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EMR Literature Survey - September 2016
By: Roser K, Schoeni A, Röösli M
Published in: Int J Hyg Environ Health 2016
This is a cohort study that investigated the association between mobile phone use and behavioural problems in adolescents. A total of 439 adolescents aged 12-17 were baseline tested between June 2012 and March 2013 and then for a follow-up investigation were tested a year later. Information on mobile phone use was obtained via two methods: questionnaire (self-reported) and records from the operators. Personal radiofrequency RF exposure was also measured in a small subgroup of participants. Overall, the authors did not find indications that RF exposure from mobile phone use affects the behaviour or concentration capacity of adolescents.
Observational studies investigating the effects of RF exposure from mobile phones on health outcomes have the recurring issue of recall bias, since most studies use self-reported information to assess the exposure. This study by Roser et al found that the association between behavioural problems and RF exposure was stronger when the analysis was based on self-reported information, compared to the phone records. This indicates the presence of recall bias. The analysis based on the personal RF exposure measurement also revealed no association.
A review by the Scientific Committee on Emerging and Newly Identified Health Risks (SCENIHR, 2015) on RF and health discussed the available evidence regarding mobile phone use on development, cognitive function and behaviour in children and concluded that adverse effects have not been established, but the data are limited and further studies are recommended.
By: Mansourian M, Marateb HR, Vaseghi G
Published in: Adv Biomed Res 2016; 5: 141
This is a meta-analysis of in vitro studies that investigated the association between extremely low frequency (ELF) magnetic fields (MF) and spontaneous cell death (apoptosis). A total of 8 studies covering the period 2000-2010 were included in the meta-analysis. A total of 18 endpoints were analysed, which are combinations of these three factors: (i) magnetic fields ranging from 0 to 5 millitesla (mT); (ii) Exposure duration ranging from less than 24 hours to more than 5 days; (iii) normal or cancer cells. The overall odds ratio from all 18 endpoints was 1.18 (95% confidence interval = 1.15, 1.20). The authors concluded that exposure to ELF MF may increase the rate of apoptosis in both normal and cancer cells.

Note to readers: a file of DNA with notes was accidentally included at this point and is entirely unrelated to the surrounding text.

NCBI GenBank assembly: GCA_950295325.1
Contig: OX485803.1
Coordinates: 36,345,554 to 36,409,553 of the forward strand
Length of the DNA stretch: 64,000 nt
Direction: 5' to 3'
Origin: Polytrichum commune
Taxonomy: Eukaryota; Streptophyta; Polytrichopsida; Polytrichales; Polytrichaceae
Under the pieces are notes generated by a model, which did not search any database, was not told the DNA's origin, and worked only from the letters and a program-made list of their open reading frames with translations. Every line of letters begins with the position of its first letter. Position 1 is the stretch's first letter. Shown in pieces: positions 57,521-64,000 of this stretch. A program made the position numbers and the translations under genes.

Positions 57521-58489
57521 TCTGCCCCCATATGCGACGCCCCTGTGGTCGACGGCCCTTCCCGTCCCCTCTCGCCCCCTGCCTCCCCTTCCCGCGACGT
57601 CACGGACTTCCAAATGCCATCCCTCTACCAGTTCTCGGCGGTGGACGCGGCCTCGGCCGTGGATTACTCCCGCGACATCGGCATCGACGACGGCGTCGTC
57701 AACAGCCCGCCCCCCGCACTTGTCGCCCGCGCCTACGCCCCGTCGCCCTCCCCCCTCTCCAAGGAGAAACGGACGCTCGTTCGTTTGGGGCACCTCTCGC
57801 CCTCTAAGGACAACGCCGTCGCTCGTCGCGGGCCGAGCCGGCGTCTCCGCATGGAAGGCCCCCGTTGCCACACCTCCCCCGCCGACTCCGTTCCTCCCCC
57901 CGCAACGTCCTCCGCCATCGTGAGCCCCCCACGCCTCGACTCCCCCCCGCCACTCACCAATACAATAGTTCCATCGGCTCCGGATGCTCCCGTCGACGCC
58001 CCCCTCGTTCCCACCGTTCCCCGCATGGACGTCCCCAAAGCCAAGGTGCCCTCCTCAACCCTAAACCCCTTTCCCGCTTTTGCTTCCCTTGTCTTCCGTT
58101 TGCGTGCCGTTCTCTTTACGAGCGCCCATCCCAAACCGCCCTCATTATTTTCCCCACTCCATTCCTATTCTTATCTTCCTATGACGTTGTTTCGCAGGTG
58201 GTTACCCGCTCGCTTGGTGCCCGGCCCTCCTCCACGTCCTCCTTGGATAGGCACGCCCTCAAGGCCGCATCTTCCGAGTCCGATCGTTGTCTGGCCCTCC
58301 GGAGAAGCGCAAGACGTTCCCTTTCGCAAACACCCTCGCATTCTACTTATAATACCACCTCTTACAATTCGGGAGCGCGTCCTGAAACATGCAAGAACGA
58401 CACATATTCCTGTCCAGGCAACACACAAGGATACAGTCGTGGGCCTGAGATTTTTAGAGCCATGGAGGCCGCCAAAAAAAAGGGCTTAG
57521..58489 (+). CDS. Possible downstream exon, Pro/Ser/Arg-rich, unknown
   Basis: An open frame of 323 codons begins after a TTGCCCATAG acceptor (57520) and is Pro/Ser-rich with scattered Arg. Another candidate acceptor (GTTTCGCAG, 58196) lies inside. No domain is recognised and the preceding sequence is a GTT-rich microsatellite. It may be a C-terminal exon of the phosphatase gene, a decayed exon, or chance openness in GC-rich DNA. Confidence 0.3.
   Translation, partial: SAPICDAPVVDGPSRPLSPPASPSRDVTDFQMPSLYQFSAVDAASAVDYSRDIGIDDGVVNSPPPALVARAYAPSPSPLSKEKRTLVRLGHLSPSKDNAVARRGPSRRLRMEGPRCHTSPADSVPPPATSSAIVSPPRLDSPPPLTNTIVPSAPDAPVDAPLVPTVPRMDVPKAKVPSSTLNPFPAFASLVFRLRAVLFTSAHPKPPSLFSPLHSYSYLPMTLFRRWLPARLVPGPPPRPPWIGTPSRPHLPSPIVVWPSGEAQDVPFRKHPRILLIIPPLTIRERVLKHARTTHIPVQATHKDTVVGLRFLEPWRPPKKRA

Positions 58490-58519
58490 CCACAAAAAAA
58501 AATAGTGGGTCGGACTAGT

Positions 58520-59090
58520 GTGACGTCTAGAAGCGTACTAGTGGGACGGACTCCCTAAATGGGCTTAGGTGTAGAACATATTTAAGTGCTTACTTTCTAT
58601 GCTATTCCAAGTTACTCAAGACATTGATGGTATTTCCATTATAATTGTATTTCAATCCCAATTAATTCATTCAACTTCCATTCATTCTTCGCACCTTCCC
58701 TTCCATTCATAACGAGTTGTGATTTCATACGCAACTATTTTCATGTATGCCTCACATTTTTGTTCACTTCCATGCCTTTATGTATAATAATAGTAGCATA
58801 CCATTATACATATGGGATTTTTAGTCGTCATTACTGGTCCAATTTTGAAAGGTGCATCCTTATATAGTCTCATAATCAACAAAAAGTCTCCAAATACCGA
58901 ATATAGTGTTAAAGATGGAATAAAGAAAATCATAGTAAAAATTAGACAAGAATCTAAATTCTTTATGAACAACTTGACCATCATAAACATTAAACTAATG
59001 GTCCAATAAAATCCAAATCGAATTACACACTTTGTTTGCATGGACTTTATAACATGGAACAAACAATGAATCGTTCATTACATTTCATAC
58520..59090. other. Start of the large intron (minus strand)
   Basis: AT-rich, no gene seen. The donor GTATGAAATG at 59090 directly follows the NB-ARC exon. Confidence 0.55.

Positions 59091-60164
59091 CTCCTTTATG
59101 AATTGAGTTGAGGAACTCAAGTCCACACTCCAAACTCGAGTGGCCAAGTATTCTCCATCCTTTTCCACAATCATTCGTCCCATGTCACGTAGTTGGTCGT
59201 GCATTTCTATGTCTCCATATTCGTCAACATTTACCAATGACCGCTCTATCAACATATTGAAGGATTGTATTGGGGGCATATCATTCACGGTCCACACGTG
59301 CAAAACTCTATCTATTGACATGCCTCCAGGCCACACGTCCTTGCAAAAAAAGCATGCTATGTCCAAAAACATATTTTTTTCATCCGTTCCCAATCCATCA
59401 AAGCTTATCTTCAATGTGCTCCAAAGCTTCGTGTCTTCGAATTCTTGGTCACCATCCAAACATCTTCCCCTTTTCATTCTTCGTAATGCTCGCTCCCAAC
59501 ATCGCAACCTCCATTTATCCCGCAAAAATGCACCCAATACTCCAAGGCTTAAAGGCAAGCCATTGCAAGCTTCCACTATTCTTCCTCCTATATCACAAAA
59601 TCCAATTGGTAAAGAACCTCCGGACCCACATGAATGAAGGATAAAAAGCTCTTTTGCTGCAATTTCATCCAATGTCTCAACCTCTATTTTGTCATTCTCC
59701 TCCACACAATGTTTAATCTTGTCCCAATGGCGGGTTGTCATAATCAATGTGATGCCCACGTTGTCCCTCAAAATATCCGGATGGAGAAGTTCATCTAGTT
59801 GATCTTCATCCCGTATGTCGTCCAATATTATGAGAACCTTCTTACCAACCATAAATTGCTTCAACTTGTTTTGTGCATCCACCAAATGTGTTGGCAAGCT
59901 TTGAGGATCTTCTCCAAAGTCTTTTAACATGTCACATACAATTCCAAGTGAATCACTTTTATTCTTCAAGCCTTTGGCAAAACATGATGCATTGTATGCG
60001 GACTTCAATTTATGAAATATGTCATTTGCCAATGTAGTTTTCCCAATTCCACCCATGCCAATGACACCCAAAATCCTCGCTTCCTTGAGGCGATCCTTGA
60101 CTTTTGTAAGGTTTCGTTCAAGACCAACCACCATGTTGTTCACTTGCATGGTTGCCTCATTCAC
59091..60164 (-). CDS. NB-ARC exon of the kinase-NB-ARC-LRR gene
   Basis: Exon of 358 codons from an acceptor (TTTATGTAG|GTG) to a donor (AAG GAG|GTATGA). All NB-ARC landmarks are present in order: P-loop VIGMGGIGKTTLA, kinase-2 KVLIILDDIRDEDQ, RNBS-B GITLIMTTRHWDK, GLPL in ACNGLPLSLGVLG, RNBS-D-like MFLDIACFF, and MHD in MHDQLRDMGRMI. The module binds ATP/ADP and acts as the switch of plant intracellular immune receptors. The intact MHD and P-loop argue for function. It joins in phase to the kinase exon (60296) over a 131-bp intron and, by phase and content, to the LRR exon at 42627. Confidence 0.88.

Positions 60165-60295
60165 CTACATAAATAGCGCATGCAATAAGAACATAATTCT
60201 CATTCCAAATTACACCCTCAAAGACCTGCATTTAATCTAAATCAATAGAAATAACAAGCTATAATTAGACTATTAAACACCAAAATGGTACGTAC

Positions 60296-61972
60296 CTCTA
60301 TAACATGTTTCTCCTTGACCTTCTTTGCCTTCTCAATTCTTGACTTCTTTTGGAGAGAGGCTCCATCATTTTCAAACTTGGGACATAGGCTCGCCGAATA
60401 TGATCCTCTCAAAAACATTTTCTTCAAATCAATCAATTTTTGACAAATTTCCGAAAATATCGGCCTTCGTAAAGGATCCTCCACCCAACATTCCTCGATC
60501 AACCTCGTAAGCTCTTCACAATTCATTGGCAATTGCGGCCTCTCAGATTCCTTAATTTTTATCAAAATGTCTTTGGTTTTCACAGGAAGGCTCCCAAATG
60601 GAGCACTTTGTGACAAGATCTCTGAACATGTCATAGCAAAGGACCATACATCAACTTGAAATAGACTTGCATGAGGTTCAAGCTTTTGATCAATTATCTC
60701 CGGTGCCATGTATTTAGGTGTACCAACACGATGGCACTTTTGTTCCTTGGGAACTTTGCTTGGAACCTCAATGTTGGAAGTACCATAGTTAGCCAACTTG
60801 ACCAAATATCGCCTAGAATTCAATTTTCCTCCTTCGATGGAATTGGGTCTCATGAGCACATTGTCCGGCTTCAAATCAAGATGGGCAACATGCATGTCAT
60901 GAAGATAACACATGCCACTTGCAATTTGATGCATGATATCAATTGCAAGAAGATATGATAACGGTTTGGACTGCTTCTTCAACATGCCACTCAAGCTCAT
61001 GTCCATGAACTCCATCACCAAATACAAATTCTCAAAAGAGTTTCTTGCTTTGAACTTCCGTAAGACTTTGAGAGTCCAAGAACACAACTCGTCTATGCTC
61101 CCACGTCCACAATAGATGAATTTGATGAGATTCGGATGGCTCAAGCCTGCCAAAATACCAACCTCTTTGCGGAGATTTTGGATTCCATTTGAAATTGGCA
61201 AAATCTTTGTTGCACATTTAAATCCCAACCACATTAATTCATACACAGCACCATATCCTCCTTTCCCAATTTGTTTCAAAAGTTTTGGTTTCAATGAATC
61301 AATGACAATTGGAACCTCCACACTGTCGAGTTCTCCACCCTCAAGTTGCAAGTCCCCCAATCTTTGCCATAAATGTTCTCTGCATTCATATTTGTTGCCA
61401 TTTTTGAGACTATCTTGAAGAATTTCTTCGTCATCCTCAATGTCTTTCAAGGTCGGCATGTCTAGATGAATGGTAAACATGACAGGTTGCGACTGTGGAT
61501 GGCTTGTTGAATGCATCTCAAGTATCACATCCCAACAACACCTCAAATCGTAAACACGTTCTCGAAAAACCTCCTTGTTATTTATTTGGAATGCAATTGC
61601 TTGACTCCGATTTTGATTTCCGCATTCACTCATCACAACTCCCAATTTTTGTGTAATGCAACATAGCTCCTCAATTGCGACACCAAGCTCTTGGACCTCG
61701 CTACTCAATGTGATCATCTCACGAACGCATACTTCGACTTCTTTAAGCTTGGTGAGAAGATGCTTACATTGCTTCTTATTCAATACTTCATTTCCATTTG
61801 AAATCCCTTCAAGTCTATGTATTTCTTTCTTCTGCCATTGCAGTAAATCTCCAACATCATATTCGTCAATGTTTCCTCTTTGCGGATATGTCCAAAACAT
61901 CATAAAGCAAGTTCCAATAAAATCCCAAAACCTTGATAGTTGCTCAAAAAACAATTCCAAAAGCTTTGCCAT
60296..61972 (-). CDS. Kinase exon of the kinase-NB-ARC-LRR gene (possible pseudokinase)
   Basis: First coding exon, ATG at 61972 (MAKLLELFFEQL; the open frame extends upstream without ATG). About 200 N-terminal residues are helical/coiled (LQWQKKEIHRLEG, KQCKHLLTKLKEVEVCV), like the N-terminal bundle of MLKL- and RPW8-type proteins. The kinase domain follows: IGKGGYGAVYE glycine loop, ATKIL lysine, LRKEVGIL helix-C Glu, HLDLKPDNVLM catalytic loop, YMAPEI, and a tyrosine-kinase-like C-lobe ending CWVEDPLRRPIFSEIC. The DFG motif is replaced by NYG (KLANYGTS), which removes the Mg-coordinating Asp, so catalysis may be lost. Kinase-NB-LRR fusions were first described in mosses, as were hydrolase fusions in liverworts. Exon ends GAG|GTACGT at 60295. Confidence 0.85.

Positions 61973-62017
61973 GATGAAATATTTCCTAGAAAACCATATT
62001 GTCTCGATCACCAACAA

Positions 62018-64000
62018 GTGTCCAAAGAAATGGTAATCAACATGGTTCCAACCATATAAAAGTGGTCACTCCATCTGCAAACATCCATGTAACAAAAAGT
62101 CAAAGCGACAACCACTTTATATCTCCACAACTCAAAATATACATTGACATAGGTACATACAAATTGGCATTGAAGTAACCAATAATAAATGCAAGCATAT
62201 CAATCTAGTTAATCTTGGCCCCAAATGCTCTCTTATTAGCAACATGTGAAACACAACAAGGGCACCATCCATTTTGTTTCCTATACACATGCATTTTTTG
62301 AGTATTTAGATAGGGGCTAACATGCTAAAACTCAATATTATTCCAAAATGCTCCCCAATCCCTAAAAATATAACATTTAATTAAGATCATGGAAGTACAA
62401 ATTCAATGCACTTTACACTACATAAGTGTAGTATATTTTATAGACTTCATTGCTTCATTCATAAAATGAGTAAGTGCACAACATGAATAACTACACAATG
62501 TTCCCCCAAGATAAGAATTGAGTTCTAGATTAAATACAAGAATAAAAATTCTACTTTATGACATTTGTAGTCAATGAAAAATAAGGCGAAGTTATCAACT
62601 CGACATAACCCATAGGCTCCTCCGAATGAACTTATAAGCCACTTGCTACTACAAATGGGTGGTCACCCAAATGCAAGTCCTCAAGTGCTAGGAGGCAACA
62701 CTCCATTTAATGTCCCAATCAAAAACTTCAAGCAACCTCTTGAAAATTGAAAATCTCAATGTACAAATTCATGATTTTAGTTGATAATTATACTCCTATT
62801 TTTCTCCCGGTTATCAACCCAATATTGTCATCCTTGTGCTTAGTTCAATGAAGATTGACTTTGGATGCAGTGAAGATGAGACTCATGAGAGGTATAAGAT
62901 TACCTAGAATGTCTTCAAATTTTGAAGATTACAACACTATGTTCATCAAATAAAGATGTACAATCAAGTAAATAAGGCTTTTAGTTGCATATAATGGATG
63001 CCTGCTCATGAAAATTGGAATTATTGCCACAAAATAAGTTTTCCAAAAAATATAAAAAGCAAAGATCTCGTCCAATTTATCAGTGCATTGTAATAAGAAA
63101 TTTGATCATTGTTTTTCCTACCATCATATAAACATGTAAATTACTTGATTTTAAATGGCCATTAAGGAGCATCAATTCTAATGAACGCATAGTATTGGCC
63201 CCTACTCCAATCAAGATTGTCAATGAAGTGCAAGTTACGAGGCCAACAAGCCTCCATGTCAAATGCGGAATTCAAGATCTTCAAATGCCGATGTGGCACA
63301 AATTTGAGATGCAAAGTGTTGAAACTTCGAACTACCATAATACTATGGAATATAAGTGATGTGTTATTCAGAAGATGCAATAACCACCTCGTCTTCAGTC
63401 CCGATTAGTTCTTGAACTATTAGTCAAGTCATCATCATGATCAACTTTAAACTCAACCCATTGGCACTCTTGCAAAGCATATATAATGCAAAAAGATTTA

By: Wood AW, Lajevardipour A, McIntosh RL
Published in: Int J Environ Res Public Health 2016; 13 (10)
This review looked into the studies on electromagnetic fields (EMF) performed in the last 25 years by a group of researchers based in Australia’s Swinburne University. The work of the group has been mainly on health effects and dosimetry. The group was of the opinion that although human provocation studies are more realistic in investigating effects of exposure in human bodies, in vivo and in vitro studies offer much greater control over exposure and environmental conditions, which is expected to result in greater reproducibility.
By: Ohtani S, Ushiyama A, Maeda M, Hattori K, Kunugita N, Wang J, Ishii K
Published in: J Toxicol Sci 2016; 41 (5): 655-666
This animal study investigated the effects of RF exposure on core body temperature. Rats were either exposed to RF at a frequency of 2.14 gigahertz (GHz) or sham-exposed. A group of 4 rats was each exposed in one of these four exposure conditions: (i) single 6-hour exposure at specific absorption rate (SAR) of 4 watts per kilogram (W/kg); (ii) three 3-hour exposures at 4 W/kg; (iii) three 6-hour exposures at 0.4 W/kg; or (iv) three 6-hour exposures at 4 W/kg. The authors found that the core body temperature was increased by 1.5°C in those exposed to 4 W/kg (50 times the SAR limit for public exposure stipulated in the Australian RF Standard) while there was no change in core body temperature for those exposed to 0.4 W/kg (5 times SAR limit for public exposure).
By: Zubko O, Gould RL, Gay HC, Cox HJ, Coulson MC, Howard RJ
Published in: Int J Geriatr Psychiatry 2016
This meta-analysis looked into the studies on RF exposure and working memory. A total of 10 studies met the inclusion criteria which are largely based on blinded human provocation studies. It found no differences between the exposed group and sham-exposed group, in any of the three working memory tasks investigated. The authors found that RF exposure has no effects on working memory.Top of Page